Kung Fu Panda 2
Directed by Jennifer Yuh
If I could reduce the overall inferiority of DreamWorks Animation to Pixar down to a single quality, I think I could settle on dialogue. Not because of wit or lack thereof (though there is that), but the sheer volume of it, in both senses of the word—the inability to trust in animated images to the degree that allows movies like Wall-E or Up some of their most transcendent moments. Kung Fu Panda 2, a sequel to one of the best DreamWorks films, is an undeniably great-looking cartoon, with vast Chinese visas populated by adorable animal villages and many species of athletic martial-arts masters, even making elegant and neat-looking use of the dreaded 3-D (always a better fit for animation). Yet the filmmakers still don't fully trust their visual acumen, and manage to produce a cacophony of chintzy talk, from action movie cliches ("incoming!") to lazy colloquialisms ("see, that's the thing") to dopey wisecracks ("chew on that, fatty!") to watered-down Jack Black treatises on awesomeness.
Despite the patented DreamWorks chatter (and the accompanying celebrity voice mandate, filling even tertiary roles with familiar tones), Black remains relatively restrained and sweetly fumbly as Po, the rotund panda who ascended to warrior status in the previous installment. The reasons for revisiting Po and his Furious Five sidekick team are typical saga-izing of what was a nice, simple story; now Po has to learn about where he came from, question his identity, and feel conflicted about his adopted father (a goose, endearingly voiced, as before, by James Hong). He must also fend off the world-dominating ambitions of Lord Shen (a peacock voiced by Gary Oldman), who has an unsurprising connection to our hero's past. Also, all of this is weirdly predicated on Po remembering stuff that happened to him as an infant, treated as repressed memories rather than, you know, a medical miracle.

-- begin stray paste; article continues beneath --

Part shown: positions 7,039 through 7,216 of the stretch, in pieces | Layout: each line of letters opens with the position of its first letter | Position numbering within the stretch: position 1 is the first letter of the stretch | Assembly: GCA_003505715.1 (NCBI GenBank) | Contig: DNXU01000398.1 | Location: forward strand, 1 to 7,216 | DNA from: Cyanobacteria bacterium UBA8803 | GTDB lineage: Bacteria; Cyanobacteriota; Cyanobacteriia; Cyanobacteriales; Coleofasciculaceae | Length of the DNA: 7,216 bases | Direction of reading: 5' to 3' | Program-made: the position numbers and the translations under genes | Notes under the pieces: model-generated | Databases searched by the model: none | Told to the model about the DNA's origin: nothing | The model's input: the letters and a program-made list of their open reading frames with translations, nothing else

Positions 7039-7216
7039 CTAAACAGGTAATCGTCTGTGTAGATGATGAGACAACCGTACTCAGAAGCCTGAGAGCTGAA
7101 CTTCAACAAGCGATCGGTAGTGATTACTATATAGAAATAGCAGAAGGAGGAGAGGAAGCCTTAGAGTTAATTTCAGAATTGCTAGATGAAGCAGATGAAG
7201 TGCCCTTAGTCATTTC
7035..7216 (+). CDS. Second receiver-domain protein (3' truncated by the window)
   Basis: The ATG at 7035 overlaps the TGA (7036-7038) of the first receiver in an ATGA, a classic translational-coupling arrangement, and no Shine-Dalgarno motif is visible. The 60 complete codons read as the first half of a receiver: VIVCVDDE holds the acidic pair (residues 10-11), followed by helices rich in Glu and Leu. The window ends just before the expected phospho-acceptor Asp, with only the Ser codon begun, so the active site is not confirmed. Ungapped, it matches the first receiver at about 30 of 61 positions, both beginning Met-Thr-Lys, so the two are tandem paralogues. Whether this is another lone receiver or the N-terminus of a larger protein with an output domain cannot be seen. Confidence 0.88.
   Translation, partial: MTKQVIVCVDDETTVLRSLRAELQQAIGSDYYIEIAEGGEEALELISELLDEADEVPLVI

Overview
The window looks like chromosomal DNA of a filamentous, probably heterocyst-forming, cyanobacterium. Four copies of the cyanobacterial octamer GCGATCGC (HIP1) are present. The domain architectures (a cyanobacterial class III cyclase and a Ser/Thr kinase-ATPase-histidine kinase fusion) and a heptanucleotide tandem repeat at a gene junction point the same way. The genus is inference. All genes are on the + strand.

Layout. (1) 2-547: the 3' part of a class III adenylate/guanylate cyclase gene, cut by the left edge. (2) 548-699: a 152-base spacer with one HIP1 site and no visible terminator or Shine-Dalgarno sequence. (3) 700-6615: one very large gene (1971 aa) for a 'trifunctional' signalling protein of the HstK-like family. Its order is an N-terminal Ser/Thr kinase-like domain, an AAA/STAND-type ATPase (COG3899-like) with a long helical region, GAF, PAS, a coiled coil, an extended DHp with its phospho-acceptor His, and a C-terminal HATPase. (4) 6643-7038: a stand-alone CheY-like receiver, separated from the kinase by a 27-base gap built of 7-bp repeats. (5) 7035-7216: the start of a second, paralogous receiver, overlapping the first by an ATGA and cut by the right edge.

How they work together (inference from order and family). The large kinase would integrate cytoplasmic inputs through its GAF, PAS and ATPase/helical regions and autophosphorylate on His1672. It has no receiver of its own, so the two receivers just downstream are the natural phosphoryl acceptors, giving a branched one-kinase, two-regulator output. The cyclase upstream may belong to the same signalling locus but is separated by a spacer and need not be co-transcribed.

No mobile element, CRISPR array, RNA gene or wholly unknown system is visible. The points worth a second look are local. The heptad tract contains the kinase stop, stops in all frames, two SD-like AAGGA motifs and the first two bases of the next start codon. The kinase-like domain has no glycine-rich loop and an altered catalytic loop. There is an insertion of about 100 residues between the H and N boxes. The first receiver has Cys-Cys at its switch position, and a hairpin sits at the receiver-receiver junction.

Sequelitis aside, though, Kung Fu Panda 2 stands with, or at least close to, the original film and How to Train Your Dragon as DreamWorks cartoons that approximate, if not a Pixar level of artistry, a Regular Disney level of entertaining craft. The animation finds inventive ways of transposing kung fu into animated-critter forms, especially when it comes to the spindly menace of Lord Shen, who looks like he may have just laid to waste all of the Owls of Ga'Hoole. Of course, watching cartoon characters do crazy kung-fu stunts loses most of the ballet inherent to watching actual humans leaping and punching, but there's a different sort of pleasure in the film's intricately animator-choreographed action sequences. Director Jennifer Yuh also makes smart use of flat, hand-drawn-style animation during those dubious flashbacks, perhaps remembering the success of a similar fantasy sequence in the original film. Kung Fu Panda 2 is fun to watch and only a mild, occasional annoyance to listen to; with so many more DreamWorks sequels on the way, this may have to count as a triumph for now.
Opens May 26